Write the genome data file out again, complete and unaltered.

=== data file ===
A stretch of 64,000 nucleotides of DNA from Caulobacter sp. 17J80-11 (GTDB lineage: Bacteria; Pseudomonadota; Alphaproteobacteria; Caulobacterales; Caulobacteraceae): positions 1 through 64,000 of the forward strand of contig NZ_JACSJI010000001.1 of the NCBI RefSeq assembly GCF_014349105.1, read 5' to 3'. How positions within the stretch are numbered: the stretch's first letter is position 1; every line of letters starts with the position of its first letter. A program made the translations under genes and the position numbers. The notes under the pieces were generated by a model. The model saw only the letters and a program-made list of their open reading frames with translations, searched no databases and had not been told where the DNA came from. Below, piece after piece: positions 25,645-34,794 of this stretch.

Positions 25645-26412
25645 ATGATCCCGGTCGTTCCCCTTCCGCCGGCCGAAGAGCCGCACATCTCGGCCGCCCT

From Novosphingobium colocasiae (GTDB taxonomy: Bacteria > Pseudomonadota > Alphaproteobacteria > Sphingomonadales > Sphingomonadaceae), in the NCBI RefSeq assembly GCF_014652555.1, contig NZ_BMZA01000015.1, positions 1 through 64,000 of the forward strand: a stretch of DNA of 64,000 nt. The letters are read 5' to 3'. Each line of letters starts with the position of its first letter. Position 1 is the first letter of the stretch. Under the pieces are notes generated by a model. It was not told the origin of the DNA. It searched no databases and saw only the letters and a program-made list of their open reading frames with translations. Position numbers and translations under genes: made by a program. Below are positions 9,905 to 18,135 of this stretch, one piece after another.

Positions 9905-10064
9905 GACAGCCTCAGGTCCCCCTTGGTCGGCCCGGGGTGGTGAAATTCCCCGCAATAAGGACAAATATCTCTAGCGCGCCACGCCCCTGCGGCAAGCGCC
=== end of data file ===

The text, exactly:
A stretch of 64,000 nucleotides of DNA from Caulobacter sp. 17J80-11 (GTDB lineage: Bacteria; Pseudomonadota; Alphaproteobacteria; Caulobacterales; Caulobacteraceae): positions 1 through 64,000 of the forward strand of contig NZ_JACSJI010000001.1 of the NCBI RefSeq assembly GCF_014349105.1, read 5' to 3'. How positions within the stretch are numbered: the stretch's first letter is position 1; every line of letters starts with the position of its first letter. A program made the translations under genes and the position numbers. The notes under the pieces were generated by a model. The model saw only the letters and a program-made list of their open reading frames with translations, searched no databases and had not been told where the DNA came from. Below, piece after piece: positions 25,645-34,794 of this stretch.

Positions 25645-26412
25645 ATGATCCCGGTCGTTCCCCTTCCGCCGGCCGAAGAGCCGCACATCTCGGCCGCCCT

From Novosphingobium colocasiae (GTDB taxonomy: Bacteria > Pseudomonadota > Alphaproteobacteria > Sphingomonadales > Sphingomonadaceae), in the NCBI RefSeq assembly GCF_014652555.1, contig NZ_BMZA01000015.1, positions 1 through 64,000 of the forward strand: a stretch of DNA of 64,000 nt. The letters are read 5' to 3'. Each line of letters starts with the position of its first letter. Position 1 is the first letter of the stretch. Under the pieces are notes generated by a model. It was not told the origin of the DNA. It searched no databases and saw only the letters and a program-made list of their open reading frames with translations. Position numbers and translations under genes: made by a program. Below are positions 9,905 to 18,135 of this stretch, one piece after another.

Positions 9905-10064
9905 GACAGCCTCAGGTCCCCCTTGGTCGGCCCGGGGTGGTGAAATTCCCCGCAATAAGGACAAATATCTCTAGCGCGCCACGCCCCTGCGGCAAGCGCC